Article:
outgoing mail: “the whole world is a garden”

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Three weeks ago, I did the unthinkable and purchased a wedding magazine, drawn to its glossy promises of fairy-tale nuptials while in a weakened shopping-for-groceries state. When you’re planning an elopement with only a handful of close family witnesses in attendance and your idea of “fairy-tale” is more in line with hobbit homes and Arthur Rackham illustrations than elaborate hotel ballrooms, though, mainstream wedding publications – while lovely to look at! – can only help so much.

The pictures inside, however, remained absolutely gorgeous, so I made the best of my $6.99 expenditure and transformed them into wordlessly verdant garden envelopes!

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I considered writing a proper tutorial for my magazine envelopes, but I’ll reveal this arcane secret instead: there’s really no method to my madness. My typical recycled-envelope process goes something like this…

  • I select full-width photo pages – usually intro spreads to an article or advertisements – and literally tear them from the magazine. (I warned you!)
  • Once my desired pages are from their publication untimely ripp’d, I fold over neatly any jagged edges that may have resulted from this violent beginning.
  • I fold the adjusted page roughly in thirds – with the top third slightly smaller – to form a basic envelope shape, and tape the sides shut.

It’s not exactly alchemy, but I can’t think of any other way to do it, as magazine pages aren’t wide enough to accommodate an envelope template (like I use on 12 x 12 craft paper squares).
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The most delightful part, of course, comes when you can match stamps and washi tape to the illustrations! I’m enamored with these “Flowers from the Garden” Forever stamps that I somehow missed last year – but their time with me is only temporary, as the new Bioluminescent Life set came out at the end of February and I might just use only those for the rest of my snail mail days.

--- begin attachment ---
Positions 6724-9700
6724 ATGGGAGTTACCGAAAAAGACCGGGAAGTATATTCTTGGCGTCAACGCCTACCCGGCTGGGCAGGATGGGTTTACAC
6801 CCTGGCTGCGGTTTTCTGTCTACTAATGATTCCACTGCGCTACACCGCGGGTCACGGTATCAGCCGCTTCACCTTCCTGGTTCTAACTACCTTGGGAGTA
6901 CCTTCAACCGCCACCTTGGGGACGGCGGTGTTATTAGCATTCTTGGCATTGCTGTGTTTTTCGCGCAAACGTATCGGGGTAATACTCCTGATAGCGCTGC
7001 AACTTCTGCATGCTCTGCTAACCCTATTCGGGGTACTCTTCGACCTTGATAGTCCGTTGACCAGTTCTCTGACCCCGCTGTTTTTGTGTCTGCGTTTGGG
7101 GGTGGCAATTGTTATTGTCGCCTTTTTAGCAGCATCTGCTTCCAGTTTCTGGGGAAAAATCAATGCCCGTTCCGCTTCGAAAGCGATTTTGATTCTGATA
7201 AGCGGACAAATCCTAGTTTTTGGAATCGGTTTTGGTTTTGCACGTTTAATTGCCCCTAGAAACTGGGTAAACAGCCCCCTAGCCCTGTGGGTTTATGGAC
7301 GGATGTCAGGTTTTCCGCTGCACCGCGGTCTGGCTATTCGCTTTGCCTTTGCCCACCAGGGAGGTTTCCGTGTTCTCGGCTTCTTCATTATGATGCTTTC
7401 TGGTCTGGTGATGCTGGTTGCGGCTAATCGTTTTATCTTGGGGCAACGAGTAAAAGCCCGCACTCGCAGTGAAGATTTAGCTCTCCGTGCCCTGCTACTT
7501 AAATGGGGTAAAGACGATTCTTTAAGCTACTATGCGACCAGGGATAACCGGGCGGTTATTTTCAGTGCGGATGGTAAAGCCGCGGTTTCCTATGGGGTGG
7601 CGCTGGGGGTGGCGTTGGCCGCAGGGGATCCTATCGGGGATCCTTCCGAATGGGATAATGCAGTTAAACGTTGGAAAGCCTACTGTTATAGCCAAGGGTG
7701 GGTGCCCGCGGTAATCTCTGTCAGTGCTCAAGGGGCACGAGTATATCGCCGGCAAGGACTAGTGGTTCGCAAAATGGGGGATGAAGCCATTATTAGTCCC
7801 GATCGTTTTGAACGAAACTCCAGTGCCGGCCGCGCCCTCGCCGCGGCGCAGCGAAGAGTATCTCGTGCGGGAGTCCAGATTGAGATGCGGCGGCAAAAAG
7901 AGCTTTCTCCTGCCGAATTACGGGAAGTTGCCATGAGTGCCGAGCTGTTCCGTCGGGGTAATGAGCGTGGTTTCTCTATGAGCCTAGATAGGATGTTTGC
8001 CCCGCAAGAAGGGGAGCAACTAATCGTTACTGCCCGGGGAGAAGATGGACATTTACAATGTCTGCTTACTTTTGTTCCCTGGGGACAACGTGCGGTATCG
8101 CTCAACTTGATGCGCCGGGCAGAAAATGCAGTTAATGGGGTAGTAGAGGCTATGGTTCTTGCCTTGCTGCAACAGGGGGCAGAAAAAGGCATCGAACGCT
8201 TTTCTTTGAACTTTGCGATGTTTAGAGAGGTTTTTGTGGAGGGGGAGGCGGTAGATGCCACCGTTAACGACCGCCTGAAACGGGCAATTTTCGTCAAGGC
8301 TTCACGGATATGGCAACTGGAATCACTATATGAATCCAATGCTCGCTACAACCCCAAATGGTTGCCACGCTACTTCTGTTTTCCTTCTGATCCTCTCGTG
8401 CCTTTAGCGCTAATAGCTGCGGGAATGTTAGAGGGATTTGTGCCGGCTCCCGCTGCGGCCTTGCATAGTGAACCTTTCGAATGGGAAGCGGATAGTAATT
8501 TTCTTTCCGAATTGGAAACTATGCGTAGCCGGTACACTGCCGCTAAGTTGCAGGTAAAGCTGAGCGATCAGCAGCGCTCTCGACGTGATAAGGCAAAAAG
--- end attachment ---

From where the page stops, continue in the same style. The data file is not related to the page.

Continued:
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I’m happy that my ill-informed wedding planning purchase did serve a purpose beautifully in its new form, but even with these envelopes complete, we still have a ceremony to plan! If anyone reading this happened to enjoy a very intimate-sized wedding, I’d love to hear about it.

outgoing mail: the golden age

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The most enjoyable aspect of studying eighteenth- and nineteenth-century art last semester was reveling in how downright nerdy many experimental European artists were–in one fascinating example, the German Romantic painters who called themselves the Brotherhood of St. Luke basically cosplayed as medieval monks, and would paint each other dressed up as romantic figures from a seemingly distant past. In Johann Friedrich Overbach’s Portrait of the Painter Franz Pforr, Overbach depicts his buddy in an anachronistic paradise–he even gives him a pious medieval babe for a wife in the background, though Pforr was unmarried!

Perhaps my own romanticized fixation with various aspects of the past — including as the nineteenth-century William Morris designs I transformed into my outgoing Christmas mail — becomes less strange when contextualized within each generation’s endless cycle of “golden age” nostalgia.

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outgoing mail: birds of america

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It’s been a rather fraught fall, folks! The boundaries that once demarcated “work” and “free time” for me have been completely obliterated, and as a result, I’ve fallen woefully behind in the activities that I enjoy the most – including blogging, writing letters, and appreciating autumn leaves. (Seriously! A recent tempest blew them all away before I even had the opportunity to experience at least one of my annual leaf photography marathons.)

Now that the bleak post-Daylight Savings days are upon us, I have found myself even more listless and melancholy. Here’s hoping that a restorative dose of letter-crafting might help me feel more like myself again!

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what’s in my mailbox? pegasus & puddle-jumping

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Everything about this set of incoming letters fills me with childlike joy and whimsy. Winged horses and rainbow hearts? Flowers beyond belief? Beachbound seagulls and puddle-swimming ducks? Just what I needed to escape a week of very grown-up transitions and emotions!